Thus neither marriage nor other good things should be condemned because of certain faults, but we should look at their final cause: In marriage this is the procreation of children, in government it is the preservation of peace. In a government the formal cause—that is, the laws—may be wicked. The efficient cause—that is, a tyrant, for this is what I call him—may also be wicked. Still it should be evaluated on the basis of the more powerful cause, namely, the final cause, and the others should be ignored. So it is in marriage. If the efficient cause—the married people themselves—is evil, and if the material is wicked, these wicked causes should be tolerated in order to save procreation, this most beautiful and admirable work of God. But we have said this in passing; now I return to the assignment.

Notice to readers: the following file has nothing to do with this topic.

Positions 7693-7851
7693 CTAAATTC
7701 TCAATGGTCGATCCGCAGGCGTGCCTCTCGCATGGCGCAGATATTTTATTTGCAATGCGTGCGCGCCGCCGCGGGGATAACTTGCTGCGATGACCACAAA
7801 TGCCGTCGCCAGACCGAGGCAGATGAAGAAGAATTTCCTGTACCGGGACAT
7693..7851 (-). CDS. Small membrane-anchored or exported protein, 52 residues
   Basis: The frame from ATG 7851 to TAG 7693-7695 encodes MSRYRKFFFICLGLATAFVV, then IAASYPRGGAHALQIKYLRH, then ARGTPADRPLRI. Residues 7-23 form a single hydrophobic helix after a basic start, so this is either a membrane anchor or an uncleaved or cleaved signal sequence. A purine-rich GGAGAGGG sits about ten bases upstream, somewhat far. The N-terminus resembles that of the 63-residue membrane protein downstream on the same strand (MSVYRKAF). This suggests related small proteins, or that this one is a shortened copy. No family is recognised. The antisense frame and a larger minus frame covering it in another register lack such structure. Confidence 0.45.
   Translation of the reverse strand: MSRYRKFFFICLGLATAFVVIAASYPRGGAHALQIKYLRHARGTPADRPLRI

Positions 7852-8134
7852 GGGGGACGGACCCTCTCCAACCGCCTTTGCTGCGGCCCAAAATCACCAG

This excellent exposition of the Fifty-first Psalm by the
Reverend Father Dr. Martin Luther has been published for the
glory of Christ and the good of the church
Luther’s works, vol. 12: